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04 September 2012, 14:37

Security-through-isolation: Qubes 1.0 released

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Qubes screenshot
Zoom The window colours show which VM domain the application belongs to; here a background application asks for a passphrase.

Invisible Things Labs has completed development on Qubes after three years of work on the application-isolation-by-virtualisation Linux- and Xen-based operating system and released version 1.0. Joanna Rutkowska, CEO of Invisible Things Lab, said that creating the OS was a "a great challenge, especially for such a small team as ours, but ultimately, I'm very glad with the final outcome – it really is a stable and reasonably secure desktop OS".

The Qubes OS, first announced in April 2010, is designed to allow users to partition their work into lightweight Xen VMs, AppVMs, to isolate different groups of applications from each other and therefore reduce the damage that any one compromised application can do. The GUI on Qubes then brings the applications together so they all seem to run locally. Qubes is built on top of the Xen bare metal hypervisor; it places networking code in an unprivileged VM with none on a privileged domain.

It does rely on the user to at least partition their life in such a way as to reduce the dangers. Rutkowska points out that there are no formally proven secure general purpose operating systems and that Qubes approaches the security issue with a practical eye by minimising the number of sensitive parts in the OS and then focussing on securing the ones that remain.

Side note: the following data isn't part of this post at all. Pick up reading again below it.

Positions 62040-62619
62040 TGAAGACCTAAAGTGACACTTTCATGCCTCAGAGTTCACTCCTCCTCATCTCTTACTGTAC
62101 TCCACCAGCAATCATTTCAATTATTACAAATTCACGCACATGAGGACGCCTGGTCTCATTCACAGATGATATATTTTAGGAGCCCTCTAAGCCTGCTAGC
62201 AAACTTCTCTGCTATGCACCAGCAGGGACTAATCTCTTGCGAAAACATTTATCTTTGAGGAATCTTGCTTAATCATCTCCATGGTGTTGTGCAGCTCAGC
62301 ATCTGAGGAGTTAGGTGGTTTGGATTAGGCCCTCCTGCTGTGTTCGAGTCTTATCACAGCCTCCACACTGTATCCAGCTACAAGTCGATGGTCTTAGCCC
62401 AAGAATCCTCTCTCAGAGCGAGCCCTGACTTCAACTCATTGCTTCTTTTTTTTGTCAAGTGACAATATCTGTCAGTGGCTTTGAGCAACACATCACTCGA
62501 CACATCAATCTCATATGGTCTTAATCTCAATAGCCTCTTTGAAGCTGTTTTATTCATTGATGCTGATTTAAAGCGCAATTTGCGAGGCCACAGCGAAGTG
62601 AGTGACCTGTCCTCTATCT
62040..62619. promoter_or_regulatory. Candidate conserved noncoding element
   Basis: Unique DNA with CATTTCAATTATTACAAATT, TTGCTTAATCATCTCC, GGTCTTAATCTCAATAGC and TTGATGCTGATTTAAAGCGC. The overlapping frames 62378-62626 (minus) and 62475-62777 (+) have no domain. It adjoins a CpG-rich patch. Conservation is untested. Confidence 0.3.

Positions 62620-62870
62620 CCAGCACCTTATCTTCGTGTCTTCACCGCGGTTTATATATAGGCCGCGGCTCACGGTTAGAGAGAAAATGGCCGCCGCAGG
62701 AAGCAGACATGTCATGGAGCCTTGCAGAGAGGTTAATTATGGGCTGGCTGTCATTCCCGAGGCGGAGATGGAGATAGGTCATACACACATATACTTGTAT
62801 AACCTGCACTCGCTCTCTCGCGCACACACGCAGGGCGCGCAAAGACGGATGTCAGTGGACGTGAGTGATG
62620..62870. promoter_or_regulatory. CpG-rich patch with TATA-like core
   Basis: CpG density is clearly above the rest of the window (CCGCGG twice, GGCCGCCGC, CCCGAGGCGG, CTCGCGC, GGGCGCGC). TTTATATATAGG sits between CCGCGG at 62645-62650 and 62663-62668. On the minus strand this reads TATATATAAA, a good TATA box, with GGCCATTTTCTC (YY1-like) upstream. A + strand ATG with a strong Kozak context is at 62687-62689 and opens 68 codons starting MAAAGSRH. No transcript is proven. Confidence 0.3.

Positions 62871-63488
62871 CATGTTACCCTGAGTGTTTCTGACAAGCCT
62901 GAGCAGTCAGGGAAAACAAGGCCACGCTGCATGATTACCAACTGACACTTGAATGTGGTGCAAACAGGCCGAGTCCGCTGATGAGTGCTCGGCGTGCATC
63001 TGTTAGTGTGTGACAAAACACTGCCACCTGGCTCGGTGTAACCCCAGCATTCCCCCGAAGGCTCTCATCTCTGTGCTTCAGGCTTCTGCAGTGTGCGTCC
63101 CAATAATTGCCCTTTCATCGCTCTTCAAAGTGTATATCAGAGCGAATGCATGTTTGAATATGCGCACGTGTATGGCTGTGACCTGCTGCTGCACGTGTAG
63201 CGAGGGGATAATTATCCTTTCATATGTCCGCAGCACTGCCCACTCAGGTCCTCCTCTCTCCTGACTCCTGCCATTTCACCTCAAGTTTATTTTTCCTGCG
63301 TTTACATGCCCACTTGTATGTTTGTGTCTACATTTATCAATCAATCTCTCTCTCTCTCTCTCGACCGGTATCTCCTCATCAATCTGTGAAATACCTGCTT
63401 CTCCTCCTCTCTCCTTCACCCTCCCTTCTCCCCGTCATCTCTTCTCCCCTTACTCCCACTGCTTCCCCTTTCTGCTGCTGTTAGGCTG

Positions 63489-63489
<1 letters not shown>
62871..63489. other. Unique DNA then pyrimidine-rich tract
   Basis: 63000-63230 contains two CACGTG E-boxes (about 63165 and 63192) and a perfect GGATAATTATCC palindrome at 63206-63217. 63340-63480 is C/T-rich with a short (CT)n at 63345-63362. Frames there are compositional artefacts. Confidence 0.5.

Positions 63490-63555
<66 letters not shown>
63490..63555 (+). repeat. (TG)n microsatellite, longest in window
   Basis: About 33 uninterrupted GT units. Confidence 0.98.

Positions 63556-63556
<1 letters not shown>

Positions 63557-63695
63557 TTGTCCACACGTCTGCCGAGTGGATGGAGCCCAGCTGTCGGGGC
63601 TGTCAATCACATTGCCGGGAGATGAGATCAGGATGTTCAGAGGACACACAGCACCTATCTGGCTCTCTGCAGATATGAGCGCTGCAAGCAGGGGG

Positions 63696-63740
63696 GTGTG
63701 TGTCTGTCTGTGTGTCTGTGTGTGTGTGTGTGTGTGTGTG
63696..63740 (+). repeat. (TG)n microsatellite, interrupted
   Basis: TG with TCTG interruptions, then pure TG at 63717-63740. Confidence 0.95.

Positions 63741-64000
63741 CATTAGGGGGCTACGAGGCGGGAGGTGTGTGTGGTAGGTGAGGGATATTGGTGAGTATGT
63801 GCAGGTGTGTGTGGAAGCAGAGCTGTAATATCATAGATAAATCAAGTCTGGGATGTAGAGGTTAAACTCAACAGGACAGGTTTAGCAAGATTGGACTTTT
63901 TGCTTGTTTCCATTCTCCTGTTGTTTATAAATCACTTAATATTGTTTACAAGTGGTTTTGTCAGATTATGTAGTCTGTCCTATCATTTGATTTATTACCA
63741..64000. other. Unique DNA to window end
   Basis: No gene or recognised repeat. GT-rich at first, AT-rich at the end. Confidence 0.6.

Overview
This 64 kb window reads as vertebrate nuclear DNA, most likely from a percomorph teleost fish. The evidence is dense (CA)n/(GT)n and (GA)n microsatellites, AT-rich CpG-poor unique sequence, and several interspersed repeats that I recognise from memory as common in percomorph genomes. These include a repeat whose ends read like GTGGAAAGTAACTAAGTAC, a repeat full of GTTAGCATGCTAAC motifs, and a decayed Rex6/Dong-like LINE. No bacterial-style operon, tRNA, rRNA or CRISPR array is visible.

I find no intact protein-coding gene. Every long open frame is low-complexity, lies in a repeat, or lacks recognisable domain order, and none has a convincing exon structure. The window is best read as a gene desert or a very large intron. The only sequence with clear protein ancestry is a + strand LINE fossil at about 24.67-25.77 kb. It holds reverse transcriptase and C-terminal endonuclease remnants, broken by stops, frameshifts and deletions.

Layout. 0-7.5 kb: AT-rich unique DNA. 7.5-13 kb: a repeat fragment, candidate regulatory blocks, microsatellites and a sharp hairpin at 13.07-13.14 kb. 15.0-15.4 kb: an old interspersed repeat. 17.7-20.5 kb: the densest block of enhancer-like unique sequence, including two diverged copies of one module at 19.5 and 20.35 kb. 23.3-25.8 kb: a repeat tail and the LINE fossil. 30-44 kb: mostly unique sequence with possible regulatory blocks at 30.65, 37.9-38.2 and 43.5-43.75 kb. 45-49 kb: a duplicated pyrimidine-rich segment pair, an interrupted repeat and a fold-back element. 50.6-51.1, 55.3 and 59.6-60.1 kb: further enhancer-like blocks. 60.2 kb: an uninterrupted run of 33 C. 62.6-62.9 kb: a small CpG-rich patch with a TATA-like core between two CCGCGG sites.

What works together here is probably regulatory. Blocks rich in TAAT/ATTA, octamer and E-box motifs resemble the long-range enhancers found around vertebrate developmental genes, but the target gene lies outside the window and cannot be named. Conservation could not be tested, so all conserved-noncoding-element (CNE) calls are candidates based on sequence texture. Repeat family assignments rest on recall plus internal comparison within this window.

Security decisions though, such as which permissions each domain should have or whether a particular document should be opened in the current domain or within it's own lightweight disposable VM, are decisions that the user has to take. This complexity of decisions has ramifications, says Rutkowska, in that Qubes requires an advanced user to make best use of the security options available to them. Users should be aware that just using Qubes will not automatically make them more secure.

"It's how they are going to use it might make them significantly more secure", says Rutkowska, explaining that an attack against Firefox will work in just the same way as it would on normal Linux, but under Qubes, if the attack occurred on Firefox running in a "personal use" domain and not in the "home banking" domain, then the damage has, at least, been contained.

The 1.0 release has seen the introduction of an improved Qubes Manager which includes a GUI for configuring "almost every aspect of the Qubes system". Its virtual machines are based on a Fedora 17 template. The developers have also added features such as a one click "Disposable Web Browser" and support for full screen mode for selected VMs. Installation and download links are available from the Qubes wiki. Source code is also available.

The Qubes developers found three serious security issues when developing the OS, including one in their own code, but are looking forward to seeing how people attack the Qubes security infrastructure.

Qubes 1.0 is also available from The H Downloads.


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